Westlands touts boosted groundwater storage, courtesy of new grant

Farmers within Westlands Water District sought to transition land for storing water in the aquifer through California’s LandFlex program.

Westlands Water District is able to keep over 2,400 acre-feet of groundwater in the aquifer of the Westside Subbasin because of a state grant. 

The water district announced Monday that eight farms were awarded LandFlex grants, facilitating the district’s ability to save more groundwater by retiring land.


The backstory: California’s LandFlex program incentivizes growers to permanently reduce pressure on aquifers and transition to sustainable farming practices. 

  • LandFlex provides up to $350 per acre-foot for fallowing land for one year, $1,000 per acre-foot to permanently eliminate each acre-foot of annual pumping that exceeds locally determined levels of groundwater sustainability and $250-$2,800 per acre for the removal of permanent tree crops, purchasing upcycled ag waste for dairy feed replacement and planting cover crops that use natural rainfall to grow.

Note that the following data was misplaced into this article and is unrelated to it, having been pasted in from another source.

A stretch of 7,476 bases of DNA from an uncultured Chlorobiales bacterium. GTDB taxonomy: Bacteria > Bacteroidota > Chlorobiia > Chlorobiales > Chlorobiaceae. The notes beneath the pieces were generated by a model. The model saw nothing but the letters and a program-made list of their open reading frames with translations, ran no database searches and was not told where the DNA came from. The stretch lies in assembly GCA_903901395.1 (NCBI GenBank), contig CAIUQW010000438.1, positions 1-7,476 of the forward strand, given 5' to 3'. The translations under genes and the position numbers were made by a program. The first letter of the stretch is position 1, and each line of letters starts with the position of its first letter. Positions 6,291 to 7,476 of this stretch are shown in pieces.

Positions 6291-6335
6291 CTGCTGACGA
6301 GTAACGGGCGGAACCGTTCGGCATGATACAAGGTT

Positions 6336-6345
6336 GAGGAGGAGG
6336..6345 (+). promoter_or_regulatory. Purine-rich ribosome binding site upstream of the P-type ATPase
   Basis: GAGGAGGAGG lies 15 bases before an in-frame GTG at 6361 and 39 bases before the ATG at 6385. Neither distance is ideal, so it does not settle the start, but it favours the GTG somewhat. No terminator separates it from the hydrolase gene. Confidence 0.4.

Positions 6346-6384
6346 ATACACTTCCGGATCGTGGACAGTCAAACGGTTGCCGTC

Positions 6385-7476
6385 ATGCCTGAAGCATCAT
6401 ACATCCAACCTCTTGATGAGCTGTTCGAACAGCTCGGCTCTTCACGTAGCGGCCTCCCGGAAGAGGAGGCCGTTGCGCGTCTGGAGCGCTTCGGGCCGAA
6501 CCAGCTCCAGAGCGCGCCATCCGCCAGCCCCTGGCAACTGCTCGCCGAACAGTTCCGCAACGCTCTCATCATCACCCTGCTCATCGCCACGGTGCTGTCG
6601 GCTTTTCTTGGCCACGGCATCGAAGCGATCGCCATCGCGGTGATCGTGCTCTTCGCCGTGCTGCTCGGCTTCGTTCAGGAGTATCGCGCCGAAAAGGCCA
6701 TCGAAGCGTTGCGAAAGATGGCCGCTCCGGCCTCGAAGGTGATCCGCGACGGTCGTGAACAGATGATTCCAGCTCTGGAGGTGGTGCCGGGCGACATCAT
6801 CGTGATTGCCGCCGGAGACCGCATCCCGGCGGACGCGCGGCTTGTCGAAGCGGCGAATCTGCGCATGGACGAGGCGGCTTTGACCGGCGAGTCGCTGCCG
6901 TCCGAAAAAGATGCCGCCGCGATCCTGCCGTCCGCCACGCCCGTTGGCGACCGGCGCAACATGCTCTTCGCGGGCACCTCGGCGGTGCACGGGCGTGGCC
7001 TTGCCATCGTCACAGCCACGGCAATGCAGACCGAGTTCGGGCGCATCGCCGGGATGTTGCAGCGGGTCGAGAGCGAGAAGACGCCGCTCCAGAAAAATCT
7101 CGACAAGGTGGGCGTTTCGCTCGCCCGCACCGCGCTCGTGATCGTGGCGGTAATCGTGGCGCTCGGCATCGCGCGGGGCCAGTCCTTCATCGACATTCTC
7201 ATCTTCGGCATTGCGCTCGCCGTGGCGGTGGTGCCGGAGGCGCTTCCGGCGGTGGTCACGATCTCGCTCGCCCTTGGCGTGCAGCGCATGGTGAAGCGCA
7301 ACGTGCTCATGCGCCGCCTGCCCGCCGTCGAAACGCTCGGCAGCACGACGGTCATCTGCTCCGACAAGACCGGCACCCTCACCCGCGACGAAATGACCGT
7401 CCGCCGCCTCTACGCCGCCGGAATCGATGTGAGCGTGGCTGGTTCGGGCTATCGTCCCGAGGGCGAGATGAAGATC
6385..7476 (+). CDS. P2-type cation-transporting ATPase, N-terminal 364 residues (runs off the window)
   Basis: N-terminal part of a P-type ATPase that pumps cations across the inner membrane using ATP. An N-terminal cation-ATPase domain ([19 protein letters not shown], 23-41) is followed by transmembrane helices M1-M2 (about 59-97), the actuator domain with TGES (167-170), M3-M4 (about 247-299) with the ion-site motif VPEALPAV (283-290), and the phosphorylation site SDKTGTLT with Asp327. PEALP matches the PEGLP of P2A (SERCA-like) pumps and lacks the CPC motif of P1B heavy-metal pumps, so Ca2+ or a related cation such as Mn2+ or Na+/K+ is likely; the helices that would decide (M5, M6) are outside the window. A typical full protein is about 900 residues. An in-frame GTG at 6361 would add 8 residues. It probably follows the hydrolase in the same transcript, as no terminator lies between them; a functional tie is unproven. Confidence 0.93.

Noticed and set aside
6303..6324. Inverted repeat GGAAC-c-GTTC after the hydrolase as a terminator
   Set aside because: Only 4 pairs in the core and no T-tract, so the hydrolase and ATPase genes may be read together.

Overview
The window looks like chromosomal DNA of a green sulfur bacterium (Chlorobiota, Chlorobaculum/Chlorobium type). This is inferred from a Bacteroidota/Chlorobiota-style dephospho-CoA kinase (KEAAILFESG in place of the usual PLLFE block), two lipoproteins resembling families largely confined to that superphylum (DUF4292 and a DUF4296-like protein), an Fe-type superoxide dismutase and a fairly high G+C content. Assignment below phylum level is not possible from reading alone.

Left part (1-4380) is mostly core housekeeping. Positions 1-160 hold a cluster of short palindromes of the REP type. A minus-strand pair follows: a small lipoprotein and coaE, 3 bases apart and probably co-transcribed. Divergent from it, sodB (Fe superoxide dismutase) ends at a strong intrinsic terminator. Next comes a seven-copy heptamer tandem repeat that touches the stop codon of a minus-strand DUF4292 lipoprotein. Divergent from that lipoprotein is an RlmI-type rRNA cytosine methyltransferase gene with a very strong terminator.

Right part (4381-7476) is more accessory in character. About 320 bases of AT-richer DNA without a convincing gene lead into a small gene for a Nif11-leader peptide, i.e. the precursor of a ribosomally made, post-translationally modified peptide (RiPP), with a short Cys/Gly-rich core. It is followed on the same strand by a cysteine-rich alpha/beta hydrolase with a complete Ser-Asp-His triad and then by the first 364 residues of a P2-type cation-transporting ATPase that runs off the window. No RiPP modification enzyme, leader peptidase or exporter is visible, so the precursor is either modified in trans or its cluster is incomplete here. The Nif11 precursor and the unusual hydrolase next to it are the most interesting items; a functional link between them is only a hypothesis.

Driving the news: Westlands farmers submitted over $40 million worth of projects to LandFlex, which covered 11,100 acres. 

  • The state selected eight applications and provided nearly $4 million to implement the projects. 
  • According to Westlands, priority was given to projects that would have a positive benefit on drinking water wells. 

What they’re saying: Westlands General Manager Allison Febbo thanked the California Department of Water Resources for providing the funds to the district’s farmers. 

  • “Forty-five eligible farmers in Westlands submitted applications for LandFlex grant funding – underscoring the importance of investment in programs that support our farmers’ commitment to improving our region’s climate resilience by implementing practices that promote a sustainable groundwater supply,” Febbo said. 
  • Febbo added, “The District is committed to working with our farmers and District communities on implementing projects and programs including groundwater recharge and land repurposing that both provide for a sustainable groundwater supply and maximize the benefits of the land.”
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